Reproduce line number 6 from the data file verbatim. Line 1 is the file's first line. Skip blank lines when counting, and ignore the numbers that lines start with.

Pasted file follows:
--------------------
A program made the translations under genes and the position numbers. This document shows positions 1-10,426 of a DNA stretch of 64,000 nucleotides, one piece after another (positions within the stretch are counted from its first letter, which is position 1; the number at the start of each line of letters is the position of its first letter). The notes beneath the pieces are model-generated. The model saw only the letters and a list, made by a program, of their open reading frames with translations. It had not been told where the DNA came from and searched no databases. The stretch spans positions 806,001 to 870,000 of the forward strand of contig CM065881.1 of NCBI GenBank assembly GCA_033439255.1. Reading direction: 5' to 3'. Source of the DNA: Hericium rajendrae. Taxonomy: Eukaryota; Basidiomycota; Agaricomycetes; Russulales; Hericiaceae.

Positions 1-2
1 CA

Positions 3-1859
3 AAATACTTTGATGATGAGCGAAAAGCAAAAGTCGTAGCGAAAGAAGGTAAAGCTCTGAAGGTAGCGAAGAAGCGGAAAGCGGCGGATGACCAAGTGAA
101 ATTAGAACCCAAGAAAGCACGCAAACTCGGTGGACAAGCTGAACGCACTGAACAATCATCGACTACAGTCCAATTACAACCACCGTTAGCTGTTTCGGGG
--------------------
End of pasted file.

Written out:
101 ATTAGAACCCAAGAAAGCACGCAAACTCGGTGGACAAGCTGAACGCACTGAACAATCATCGACTACAGTCCAATTACAACCACCGTTAGCTGTTTCGGGG